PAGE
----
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Leone SINIGAGLIA (1868-1944)
Violin Concerto in A major, Op. 20 (1899) [36:40]
Romanza and Humoresque for Cello and Orchestra, Op.16 [13:21]
Two Characteristic Pieces for String Orchestra, Op.35: No.1 Regenlied (1910) [4:48]
Laura Marzadori (violin)
Fernado Caida Greco (cello)
Orchestra Cittŕ di Ferrara/Marco Zuccarini
rec. 2013. Teatro Comunale Ferrara, Italy
TACTUS TC861901 [55:06]

My last encounter with Sinigaglia’s Violin Concerto was via an archive recording by the excellent Alfonso Mosesti on Rhine Classics (review). However, that 1959 mono broadcast can’t be expected to provide the plush aural perspective of a 24-bit digital recording such as this one, and nor does it. In that respect this Tactus recording, made in Ferrara in 2013, must stand alone.

As I wrote in my previous review, Sinigaglia’s 1899 Concerto is an attractive proposition. It has something of the open-hearted quality of the Dvořák, the freshness of the Goldmark and a full quotient of ripe lyricism cut from high late-Romanticism. The central movement is a meditative Arcadia, enlivened by the violin’s songful lyricism. That said, the new recording sounds rather circumspect alongside Mosesti and Ferruccio Scaglia’s incisive drama. The disparity between tempi is also startling, the older recording taking 28 and a half minutes, the newer one getting on for 37. It totally changes the concept of a concerto that in Mosesti’s hands is incisive, expressive and exciting and in the admirable young Laura Marzadori’s hands tends to sound like a rhapsody. Her opening paragraphs are really not the Allegro risoluto that Mosesti achieves and though her tone has sufficient sweetness and she plays with great delicacy there is, from time to time, too great a sense of caution and too little fervour: lacking propulsion, things can hang fire. The beautiful pastoral central movement responds well to Marzadori and Zuccarini’s refined thoughtfulness but there is surely more expressive intensity to be derived from a more athletic approach such as Mosesti provides, binding the work’s rhetoric tightly as he does so. In short, this is rather a small-scale reading, and a little subdued, where the finale’s passagework can sound clogged at the chosen tempo. The live performance may account for a degree of caution and you will certainly appreciate many of the concerto’s virtues – but for a reading of romantic fire I’m afraid Mosesti is on an altogether different plane.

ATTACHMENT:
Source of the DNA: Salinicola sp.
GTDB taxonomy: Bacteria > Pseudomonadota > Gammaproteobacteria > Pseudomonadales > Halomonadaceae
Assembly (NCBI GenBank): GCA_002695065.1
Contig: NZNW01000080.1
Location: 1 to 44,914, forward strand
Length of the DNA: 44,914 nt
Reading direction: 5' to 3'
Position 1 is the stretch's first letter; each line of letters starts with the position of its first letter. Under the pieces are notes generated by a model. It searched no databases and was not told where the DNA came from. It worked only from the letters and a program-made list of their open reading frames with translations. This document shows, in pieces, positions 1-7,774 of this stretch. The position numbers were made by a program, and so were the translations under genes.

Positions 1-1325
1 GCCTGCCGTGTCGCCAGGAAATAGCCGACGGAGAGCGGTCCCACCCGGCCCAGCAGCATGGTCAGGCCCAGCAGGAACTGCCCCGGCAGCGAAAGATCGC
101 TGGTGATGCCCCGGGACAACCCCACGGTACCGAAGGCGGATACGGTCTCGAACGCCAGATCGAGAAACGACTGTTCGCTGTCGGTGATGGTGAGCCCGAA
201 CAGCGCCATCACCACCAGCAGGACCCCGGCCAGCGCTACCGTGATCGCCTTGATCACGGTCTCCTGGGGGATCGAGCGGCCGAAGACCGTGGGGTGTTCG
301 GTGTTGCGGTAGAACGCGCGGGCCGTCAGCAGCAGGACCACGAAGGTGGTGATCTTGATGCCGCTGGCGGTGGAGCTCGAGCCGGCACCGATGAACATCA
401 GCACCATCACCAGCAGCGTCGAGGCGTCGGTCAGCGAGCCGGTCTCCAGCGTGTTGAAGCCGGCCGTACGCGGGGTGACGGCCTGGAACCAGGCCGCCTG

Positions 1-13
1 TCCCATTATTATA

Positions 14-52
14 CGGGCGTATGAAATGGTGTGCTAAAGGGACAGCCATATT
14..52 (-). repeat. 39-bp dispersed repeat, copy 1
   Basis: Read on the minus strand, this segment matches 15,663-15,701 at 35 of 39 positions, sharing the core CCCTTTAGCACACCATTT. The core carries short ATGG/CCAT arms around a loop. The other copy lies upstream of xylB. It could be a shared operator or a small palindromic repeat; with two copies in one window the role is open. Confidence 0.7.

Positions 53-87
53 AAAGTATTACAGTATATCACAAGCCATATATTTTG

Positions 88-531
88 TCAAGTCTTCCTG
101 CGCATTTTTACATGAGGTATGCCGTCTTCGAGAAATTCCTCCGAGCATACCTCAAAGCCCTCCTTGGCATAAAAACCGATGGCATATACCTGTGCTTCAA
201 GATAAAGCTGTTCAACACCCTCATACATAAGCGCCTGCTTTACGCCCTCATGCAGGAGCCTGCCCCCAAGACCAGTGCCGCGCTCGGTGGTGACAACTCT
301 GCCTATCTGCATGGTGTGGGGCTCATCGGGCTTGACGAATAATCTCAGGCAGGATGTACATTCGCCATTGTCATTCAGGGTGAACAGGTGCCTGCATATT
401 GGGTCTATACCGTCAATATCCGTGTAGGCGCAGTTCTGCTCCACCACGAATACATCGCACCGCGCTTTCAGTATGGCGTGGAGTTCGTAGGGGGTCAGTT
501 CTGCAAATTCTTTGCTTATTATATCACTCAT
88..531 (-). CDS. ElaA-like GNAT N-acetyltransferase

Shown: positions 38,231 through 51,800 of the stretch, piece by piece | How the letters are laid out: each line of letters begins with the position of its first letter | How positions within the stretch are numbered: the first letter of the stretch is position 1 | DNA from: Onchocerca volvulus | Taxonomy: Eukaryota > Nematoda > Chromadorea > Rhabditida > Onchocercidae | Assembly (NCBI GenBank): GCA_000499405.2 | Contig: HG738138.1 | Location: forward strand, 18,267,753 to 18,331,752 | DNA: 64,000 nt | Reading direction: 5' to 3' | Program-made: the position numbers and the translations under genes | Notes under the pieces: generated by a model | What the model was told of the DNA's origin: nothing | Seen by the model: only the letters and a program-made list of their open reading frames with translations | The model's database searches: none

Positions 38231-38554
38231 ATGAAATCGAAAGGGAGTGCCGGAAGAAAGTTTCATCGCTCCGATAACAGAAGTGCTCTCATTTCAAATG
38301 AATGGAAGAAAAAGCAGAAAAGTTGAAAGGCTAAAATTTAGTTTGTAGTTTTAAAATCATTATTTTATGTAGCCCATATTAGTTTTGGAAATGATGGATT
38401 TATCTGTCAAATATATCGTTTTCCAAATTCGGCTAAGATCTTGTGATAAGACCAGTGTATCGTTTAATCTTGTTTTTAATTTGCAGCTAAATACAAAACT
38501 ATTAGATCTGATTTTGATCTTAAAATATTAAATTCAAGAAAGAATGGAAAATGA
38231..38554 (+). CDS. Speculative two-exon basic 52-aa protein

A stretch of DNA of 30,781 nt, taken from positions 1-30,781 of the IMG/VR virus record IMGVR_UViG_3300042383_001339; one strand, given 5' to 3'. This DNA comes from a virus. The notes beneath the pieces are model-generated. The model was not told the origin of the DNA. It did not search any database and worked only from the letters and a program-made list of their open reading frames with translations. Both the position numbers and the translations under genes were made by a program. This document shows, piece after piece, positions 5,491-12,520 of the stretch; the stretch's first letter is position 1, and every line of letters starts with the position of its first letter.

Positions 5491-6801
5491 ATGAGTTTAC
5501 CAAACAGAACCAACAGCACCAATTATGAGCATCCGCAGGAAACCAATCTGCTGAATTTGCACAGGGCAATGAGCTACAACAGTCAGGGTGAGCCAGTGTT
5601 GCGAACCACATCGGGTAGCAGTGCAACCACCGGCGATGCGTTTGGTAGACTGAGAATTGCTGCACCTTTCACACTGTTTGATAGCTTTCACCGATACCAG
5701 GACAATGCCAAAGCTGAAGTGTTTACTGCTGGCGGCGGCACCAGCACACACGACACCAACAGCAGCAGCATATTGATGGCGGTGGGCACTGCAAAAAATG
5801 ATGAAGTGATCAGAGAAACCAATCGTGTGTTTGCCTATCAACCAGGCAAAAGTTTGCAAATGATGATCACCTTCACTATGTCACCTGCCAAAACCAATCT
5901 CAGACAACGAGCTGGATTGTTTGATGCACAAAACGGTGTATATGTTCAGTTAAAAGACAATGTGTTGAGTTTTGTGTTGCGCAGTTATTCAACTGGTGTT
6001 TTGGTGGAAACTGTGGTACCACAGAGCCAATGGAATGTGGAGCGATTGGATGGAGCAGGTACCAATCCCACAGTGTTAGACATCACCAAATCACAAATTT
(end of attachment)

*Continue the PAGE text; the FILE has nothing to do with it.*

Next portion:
There are two welcome companion works that round out one’s appreciation of Sinigaglia’s output. The Romanza and Humoresque for Cello and Orchestra was dedicated to Francesco Serato, cellist father of Arrigo Serato, who was himself the dedicatee of the Violin Concerto. This brings things full-circle very nicely. It has alluring lyricism and its wistful qualities are adeptly brought out whilst the light side of the diptych, lively and genial and with a characteristically warmly textured, central panel can sound rather Dvořákian. The orchestra alone takes on the first of the Two Characteristic Pieces for String Orchestra. The Regenlied offers cantabile pleasures and if you think of the slow movements in the Serenades of Tchaikovsky or Elgar you won’t be far off the mark. It’s a shame that the Etude-Caprice didn’t follow but presumably that was a programmatic matter that evening in Ferrara.

The booklet is attractively done with notes in Italian and English. The performances are polished and careful but for adrenalin and passion bear Mosesti in mind, sonics notwithstanding.

Jonathan Woolf

 




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